Book publisher Angelika Taschen’s favorite novels––and where she read them––are wittily illustrated in this retro comic book-inspired series by artist Joe McKendry. The daughter of bookshop owners, Taschen (née Herbert) grew up surrounded by reading matter and famous German authors, such as Siegfried Lenz and Sarah Kirsch, who would regularly visit her parents’ store in Bonn. “I always knew my life would never be boring as long as there were books around to read and inspire me,” she says. Last year she established Angelika Publishers in Berlin after 23 years of working with her ex-husband Benedict Taschen’s eponymous publishing company, where she helped define the current popularity of coffee table art and design books. Angelika Publishers has so far released two titles––On Perfume Making by Frédéric Malle and Anna Bauer’s Backstage––but Taschen is not rushing to put out the next. “I have to really believe in a book,” she explains. “The subject must be special and it must be very well done conceptually.” Here the bibliophile talks us through the books and places that have colored her life so far.

Gottfried von Strassburg’s Tristan; a camping site, England
This is one of the highlights in my life. It was quite a long time ago when my daughter was born, and we went camping somewhere in England. I was studying German literature at the time. It is written in medieval German. I was fascinated by the poetry and simplicity of it. It’s a skill to write about complex things with simple words, so you understand the depth. I can only read these very sad books in a very beautiful environment.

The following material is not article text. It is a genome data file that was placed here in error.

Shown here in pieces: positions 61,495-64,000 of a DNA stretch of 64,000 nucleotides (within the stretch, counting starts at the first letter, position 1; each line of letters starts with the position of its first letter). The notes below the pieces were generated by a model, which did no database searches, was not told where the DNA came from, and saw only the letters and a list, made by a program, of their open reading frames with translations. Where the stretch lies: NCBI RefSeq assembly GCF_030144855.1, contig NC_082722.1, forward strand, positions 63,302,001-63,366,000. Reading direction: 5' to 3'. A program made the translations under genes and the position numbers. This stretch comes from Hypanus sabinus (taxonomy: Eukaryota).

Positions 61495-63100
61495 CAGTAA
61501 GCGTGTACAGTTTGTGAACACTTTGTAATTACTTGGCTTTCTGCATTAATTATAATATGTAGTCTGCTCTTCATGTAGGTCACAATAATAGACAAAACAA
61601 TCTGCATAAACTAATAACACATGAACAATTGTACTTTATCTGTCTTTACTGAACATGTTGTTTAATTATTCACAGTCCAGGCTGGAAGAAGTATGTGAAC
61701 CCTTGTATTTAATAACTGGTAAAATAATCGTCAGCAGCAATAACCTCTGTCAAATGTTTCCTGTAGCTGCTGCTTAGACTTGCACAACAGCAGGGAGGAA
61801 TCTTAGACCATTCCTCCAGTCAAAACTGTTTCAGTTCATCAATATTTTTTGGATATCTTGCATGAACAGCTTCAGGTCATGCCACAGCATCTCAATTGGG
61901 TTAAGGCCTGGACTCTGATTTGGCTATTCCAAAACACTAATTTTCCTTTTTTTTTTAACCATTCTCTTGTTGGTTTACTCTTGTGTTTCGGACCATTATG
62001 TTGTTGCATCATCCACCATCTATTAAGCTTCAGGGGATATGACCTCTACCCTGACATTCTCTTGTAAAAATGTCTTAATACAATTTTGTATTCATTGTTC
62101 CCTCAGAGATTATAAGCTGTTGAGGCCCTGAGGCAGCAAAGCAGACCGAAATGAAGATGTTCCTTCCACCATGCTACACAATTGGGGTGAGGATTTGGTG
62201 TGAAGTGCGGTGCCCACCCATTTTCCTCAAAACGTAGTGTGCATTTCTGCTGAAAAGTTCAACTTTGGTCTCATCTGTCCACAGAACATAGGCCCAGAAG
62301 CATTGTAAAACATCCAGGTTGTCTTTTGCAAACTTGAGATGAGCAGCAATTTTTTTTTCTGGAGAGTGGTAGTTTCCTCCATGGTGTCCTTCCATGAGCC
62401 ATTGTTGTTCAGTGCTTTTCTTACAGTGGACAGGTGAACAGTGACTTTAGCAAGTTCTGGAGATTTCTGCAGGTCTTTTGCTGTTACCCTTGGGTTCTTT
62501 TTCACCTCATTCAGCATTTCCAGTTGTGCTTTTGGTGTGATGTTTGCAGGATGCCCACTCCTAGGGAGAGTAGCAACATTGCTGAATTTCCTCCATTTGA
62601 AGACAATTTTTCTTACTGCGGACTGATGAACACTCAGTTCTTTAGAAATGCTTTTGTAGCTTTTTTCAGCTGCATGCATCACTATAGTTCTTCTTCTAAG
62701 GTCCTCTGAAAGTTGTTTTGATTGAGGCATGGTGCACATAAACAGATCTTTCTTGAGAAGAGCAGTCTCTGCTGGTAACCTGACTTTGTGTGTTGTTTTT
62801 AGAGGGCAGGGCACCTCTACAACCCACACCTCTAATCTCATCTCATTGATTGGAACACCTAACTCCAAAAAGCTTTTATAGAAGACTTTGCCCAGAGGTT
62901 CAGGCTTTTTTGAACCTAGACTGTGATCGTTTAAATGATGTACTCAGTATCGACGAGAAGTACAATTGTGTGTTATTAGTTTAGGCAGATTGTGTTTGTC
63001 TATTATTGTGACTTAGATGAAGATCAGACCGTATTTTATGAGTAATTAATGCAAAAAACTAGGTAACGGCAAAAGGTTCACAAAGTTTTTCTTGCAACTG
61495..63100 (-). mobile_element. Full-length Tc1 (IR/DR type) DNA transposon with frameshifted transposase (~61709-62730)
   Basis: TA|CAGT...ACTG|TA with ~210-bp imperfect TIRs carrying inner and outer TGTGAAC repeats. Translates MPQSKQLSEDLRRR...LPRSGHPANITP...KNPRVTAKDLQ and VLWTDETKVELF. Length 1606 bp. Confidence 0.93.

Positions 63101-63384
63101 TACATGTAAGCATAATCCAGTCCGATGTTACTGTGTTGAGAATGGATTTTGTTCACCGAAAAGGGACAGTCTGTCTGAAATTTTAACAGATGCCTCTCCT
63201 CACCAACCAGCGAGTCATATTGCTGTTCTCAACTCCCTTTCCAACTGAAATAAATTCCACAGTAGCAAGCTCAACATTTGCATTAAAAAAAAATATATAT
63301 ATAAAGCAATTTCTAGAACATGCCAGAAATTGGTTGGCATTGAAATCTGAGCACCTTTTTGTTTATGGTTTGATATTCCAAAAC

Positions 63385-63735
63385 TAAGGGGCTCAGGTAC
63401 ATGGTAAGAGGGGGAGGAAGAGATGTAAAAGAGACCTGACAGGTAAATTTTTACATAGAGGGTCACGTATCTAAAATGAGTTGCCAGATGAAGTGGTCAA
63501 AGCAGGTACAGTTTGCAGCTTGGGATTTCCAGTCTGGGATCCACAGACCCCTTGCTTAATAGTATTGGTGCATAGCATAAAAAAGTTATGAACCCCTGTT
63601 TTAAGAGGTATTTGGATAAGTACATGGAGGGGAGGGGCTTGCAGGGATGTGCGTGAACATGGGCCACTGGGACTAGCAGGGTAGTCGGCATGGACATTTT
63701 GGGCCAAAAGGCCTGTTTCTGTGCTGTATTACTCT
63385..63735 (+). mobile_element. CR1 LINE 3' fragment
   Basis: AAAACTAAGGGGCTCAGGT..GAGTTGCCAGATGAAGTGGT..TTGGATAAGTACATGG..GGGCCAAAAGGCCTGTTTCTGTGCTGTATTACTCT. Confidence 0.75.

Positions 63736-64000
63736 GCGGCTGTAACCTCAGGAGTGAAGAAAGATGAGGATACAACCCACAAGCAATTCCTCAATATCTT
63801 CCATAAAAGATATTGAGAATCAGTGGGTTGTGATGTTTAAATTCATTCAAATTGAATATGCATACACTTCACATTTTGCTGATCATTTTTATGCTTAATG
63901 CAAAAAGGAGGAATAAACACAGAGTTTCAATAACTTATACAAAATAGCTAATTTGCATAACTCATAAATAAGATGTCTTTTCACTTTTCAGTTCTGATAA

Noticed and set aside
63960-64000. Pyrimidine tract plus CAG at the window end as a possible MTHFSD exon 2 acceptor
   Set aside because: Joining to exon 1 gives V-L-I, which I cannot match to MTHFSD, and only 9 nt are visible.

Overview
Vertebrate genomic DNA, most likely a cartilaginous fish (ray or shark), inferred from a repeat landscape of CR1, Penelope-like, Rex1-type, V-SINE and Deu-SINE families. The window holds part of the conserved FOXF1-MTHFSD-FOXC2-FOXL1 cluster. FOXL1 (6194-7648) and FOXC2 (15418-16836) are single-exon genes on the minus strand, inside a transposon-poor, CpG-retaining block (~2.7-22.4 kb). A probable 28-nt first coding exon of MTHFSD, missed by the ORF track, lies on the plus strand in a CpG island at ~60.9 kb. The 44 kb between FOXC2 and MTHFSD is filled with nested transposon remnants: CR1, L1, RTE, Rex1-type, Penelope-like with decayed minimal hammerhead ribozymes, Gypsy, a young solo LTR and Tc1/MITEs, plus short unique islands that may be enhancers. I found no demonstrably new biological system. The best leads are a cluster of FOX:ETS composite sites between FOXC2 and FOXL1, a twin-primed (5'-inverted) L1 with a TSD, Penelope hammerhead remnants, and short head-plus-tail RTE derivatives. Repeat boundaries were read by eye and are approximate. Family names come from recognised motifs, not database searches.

Hans Fallada’s The Drinker; Ayurvedic resort, Sri Lanka
I loved being by the ocean and living this super healthy life, not drinking alcohol and only eating vegetarian food. This very sad book is about an alcoholic man who had a nice marriage, a good business, but he destroyed everything by drinking. He takes out his guilt on his wife and becomes aggressive. Probably this was the only moment, at a health resort, where I could read such a hard book. He ends up in the psychiatric hospital, and I was at this luxury retreat. 

Thomas Bernhard’s The Loser; in my bed, Berlin